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"Cinematic Blossoming": Duchamp, Chess, and Infraqueer Mating

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This essay interrogates the photograph Tonsure, which shows Marcel Duchamp with a five-pointed star shaved on this head. I consider this image within the context of Duchamp'ss abandonment of painting and his transformation into the female alter-ego Rrose Se'slavy. The chronological proximity of Tonsure to the ambivalent Rrose Se'slavy suggests that Duchamp was searching for another way to represent himself as an artist. I thus propose reading the allusion to the de-sexualized masculinity of the priest with respect to his search for 'sanother's masculinity. By analysing the implications of Tonsure, this essay aims to broaden the field of investigation around Duchamp'ss masculinity by situating this unusual self-representation in relation to his artistic strategy after the end of painting.
Regions which are not ruled by time and space
  • Marcel Duchamp
Marcel Duchamp, "'Regions which are not ruled by time and space....,'" in Salt Seller: The Writings of Marcel Duchamp, trans. Elmer Peterson (Oxford: Oxford University Press, 1973), 127-37,
A Little Game Between 'I' and 'Me': Marcel Duchamp, Chess, and New York Dada
  • P N Humble
  • Bradley Bailey
P. N. Humble, "Marcel Duchamp: Chess Aesthete and Anartist Unreconciled," The Journal of Aesthetic Education 32, no. 2 (1998): 4-55; and Bradley Bailey, "A Little Game Between 'I' and 'Me': Marcel Duchamp, Chess, and New York Dada," SECAC Review 16, no. 1 (2011): 23-38.
Marcel Duchamp: The Art of Chess
  • Francis M Naumann
Francis M. Naumann, "Marcel Duchamp: The Art of Chess," in Marcel Duchamp: The Art of Chess, ed. Francis M. Naumann and Bradley Bailey (New York: Readymade Press, 2009), 1-48, 1.
When the pieces have slightly different values (a rook, which is worth more, for a bishop) this is called "losing the quality," although this can be beneficial for the position. The deeper value system in chess transforms the "material" (any actual piece) into "space
  • Jennifer Shahade
Jennifer Shahade, "Marcel Duchamp Game Analysis," in Marcel Duchamp: The Art of Chess, 89-133, 89. 7. In chess terminology an "exchange" occurs when both players assent to losing a piece of equal value (a knight for a bishop). When the pieces have slightly different values (a rook, which is worth more, for a bishop) this is called "losing the quality," although this can be beneficial for the position. The deeper value system in chess transforms the "material" (any actual piece) into "space" (possibilities of future moves by other pieces) through a "sacrifice."
Although women such as Judith Polgar (b. 1976) and Hou Yifan (b. 1994) are now playing on a par with the best men in the world
  • Marcel Duchamp
Marcel Duchamp, "The Green Box," in Salt Seller: The Writings of Marcel Duchamp, 26-71, 42. 9. Although women such as Judith Polgar (b. 1976) and Hou Yifan (b. 1994) are now playing on a par with the best men in the world, causing many young women to enter the game, before the last few decades the chess scene was overwhelmingly male.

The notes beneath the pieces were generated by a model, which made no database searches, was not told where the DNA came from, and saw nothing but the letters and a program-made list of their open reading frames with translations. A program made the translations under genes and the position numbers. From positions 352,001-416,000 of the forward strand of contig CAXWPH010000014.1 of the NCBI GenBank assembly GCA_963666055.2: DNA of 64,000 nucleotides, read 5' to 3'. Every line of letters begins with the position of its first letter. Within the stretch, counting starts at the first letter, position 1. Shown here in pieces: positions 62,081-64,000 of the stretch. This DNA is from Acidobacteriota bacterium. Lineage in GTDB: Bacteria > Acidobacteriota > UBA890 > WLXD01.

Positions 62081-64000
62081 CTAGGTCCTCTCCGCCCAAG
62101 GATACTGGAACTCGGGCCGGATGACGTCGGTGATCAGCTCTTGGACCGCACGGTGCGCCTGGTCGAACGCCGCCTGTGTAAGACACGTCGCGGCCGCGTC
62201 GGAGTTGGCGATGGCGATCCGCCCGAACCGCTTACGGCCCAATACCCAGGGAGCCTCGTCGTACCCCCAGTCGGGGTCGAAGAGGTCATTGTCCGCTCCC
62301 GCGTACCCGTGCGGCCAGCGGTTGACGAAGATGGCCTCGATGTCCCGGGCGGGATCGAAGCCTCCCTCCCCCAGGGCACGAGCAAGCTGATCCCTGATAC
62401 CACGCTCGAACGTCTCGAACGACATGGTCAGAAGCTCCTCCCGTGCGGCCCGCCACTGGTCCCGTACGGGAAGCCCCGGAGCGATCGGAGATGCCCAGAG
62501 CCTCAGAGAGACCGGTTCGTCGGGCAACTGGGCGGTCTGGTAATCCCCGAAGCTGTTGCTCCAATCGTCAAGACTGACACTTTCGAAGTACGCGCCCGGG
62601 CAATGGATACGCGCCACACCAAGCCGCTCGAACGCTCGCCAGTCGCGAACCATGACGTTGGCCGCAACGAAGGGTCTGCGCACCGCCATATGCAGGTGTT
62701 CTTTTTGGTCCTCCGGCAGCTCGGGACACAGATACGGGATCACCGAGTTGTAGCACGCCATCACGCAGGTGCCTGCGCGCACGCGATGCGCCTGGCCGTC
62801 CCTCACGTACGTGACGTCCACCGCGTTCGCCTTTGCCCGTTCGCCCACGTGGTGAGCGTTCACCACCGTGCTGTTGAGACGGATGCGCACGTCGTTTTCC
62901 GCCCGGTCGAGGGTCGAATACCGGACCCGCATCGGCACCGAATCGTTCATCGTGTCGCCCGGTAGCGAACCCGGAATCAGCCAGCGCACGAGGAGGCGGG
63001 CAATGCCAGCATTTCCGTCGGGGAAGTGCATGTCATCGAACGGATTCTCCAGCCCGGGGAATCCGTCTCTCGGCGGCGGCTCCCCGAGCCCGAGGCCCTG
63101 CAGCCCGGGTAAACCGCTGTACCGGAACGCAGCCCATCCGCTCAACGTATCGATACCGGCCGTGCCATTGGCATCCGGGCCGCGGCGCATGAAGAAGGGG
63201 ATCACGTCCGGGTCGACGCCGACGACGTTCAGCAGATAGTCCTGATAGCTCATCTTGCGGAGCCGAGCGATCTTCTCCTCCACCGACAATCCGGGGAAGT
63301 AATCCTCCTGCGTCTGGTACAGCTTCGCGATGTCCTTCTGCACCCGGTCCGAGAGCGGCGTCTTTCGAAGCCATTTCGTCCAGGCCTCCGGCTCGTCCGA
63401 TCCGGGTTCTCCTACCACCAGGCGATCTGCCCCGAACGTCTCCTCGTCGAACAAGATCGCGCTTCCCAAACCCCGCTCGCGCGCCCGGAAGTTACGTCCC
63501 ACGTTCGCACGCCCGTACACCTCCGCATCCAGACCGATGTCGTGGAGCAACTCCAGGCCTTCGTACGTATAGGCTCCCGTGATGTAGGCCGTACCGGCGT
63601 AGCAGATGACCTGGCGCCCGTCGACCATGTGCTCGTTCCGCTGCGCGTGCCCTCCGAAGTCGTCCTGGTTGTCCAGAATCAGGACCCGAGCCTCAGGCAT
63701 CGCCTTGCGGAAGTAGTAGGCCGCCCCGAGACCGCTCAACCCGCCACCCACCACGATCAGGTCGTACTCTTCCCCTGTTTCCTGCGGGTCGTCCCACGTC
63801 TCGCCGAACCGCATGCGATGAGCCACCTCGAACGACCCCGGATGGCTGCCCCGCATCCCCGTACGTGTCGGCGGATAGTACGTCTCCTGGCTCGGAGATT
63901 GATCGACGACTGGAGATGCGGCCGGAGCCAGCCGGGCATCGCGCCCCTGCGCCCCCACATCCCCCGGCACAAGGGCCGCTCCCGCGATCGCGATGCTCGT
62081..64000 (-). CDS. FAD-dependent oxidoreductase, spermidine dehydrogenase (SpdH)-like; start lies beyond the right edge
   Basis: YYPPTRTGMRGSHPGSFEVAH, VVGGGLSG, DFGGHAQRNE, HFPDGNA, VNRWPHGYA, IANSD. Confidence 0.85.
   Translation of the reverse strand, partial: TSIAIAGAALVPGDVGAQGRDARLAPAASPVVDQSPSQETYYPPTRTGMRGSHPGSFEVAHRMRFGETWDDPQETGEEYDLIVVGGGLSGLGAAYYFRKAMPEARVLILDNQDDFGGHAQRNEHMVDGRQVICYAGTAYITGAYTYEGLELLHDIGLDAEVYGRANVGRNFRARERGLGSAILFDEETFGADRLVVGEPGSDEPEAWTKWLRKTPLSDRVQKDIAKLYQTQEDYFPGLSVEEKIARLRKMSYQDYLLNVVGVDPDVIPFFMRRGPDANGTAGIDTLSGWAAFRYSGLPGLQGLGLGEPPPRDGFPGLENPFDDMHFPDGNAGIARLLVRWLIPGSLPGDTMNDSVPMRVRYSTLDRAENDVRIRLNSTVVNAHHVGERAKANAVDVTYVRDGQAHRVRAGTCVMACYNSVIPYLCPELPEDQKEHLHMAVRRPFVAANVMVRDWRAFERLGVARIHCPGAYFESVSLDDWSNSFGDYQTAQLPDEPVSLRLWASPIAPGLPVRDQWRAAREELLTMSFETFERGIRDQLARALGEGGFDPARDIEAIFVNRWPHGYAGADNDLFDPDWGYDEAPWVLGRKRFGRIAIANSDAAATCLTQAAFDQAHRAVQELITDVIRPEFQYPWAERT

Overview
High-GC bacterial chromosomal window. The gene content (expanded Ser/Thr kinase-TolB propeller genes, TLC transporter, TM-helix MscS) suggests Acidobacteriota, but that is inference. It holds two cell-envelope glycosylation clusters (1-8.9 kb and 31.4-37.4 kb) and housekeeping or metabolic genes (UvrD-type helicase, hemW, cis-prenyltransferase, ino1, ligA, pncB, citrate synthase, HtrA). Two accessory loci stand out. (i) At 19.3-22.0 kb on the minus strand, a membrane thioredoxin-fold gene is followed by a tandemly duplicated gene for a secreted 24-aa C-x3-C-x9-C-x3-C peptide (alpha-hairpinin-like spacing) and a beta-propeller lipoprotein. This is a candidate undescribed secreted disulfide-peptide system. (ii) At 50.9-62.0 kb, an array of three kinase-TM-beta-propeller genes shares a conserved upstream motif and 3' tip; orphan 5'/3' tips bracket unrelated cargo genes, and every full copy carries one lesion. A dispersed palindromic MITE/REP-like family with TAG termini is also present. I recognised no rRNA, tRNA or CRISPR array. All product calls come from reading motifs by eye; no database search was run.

York Dada in the Context of World War I
York Dada in the Context of World War I," Art History 25, no. 2 [2002]: 162-205, 183-85).
underlining the queer sense of "penis" in the last French word. Franklin might have added that
Another pun of Duchamp conceals "vit" in The Box of 1914 as Paul Franklin points out: "On n'a que: pour femelle la pissotière et on en vit." Franklin translates this as "One only has: for female the pissotière and one lives by it," underlining the queer sense of "penis" in the last French word. Franklin might have added that "on n'a que" conceals "on a queue" with another argot term for penis, and "on n'a qu'eux," (we have only them [masc.])," adducing to his queer reading (Paul Franklin, "Object Choice: Marcel Duchamp's Fountain and the Art of Queer Art History," Oxford Art Journal 23, no. 1 [2000]: 25-50, 47).
Duchamp delighted in twisting gender-defined identity to the point that this criterion for identity might dissipate in a pleonastic cloud
My use of the term "queer" is close to Robert Harvey's, who writes: "Duchamp delighted in twisting gender-defined identity to the point that this criterion for identity might dissipate in a pleonastic cloud... Duchamp's work is intrinsically queer-not so much on the side of product as on the side of process" (Robert Harvey, "Where's Duchamp?-Out Queering The Field," Yale French Studies 109 [2006]: 83-97, 96).
David McKay, 1949) and Mary Yalom
  • See Henry
  • A Davidson
See Henry A. Davidson, A Short History of Chess (New York: David McKay, 1949) and Mary Yalom, Birth of the Chess Queen (New York: Harper Collins, 2004).
The apocryphal tale of Duchamp's first wife gluing the chess pieces of his chessboard out of jealousy reaffirms the infraqueer undermining of heterosexual mores (Naumann
  • George Baker
and George Baker, The Artwork Caught by the Tail: Picabia and Dada in Paris (Cambridge, MA: MIT Press, 2007), 172. 20. The homosexual/homophobic triangle between Buñuel and Dalí and Federico García Lorca is addressed by Robert Short in The Age of Gold: Surrealist Cinema (New York: Creation Books, 2003), 52-65. 21. The apocryphal tale of Duchamp's first wife gluing the chess pieces of his chessboard out of jealousy reaffirms the infraqueer undermining of heterosexual mores (Naumann, "Art of Chess," 23).
Examining Evidence: Did Duchamp Simply Use a Photograph of 'Tossed Cubes' to Create his 1925 Chess Poster?
  • Roland Shearer
  • Robert Slawinski
See Rhonda Roland Shearer and Robert Slawinski, "Examining Evidence: Did Duchamp Simply Use a Photograph of 'Tossed Cubes' to Create his 1925 Chess Poster?," The Marcel Duchamp Studies Online Journal (2002), toutfait.com/examining-evidence-did-duchamp-simply-use-a-photographoftossed-cubes-to-create-his-1925-chess-poster/.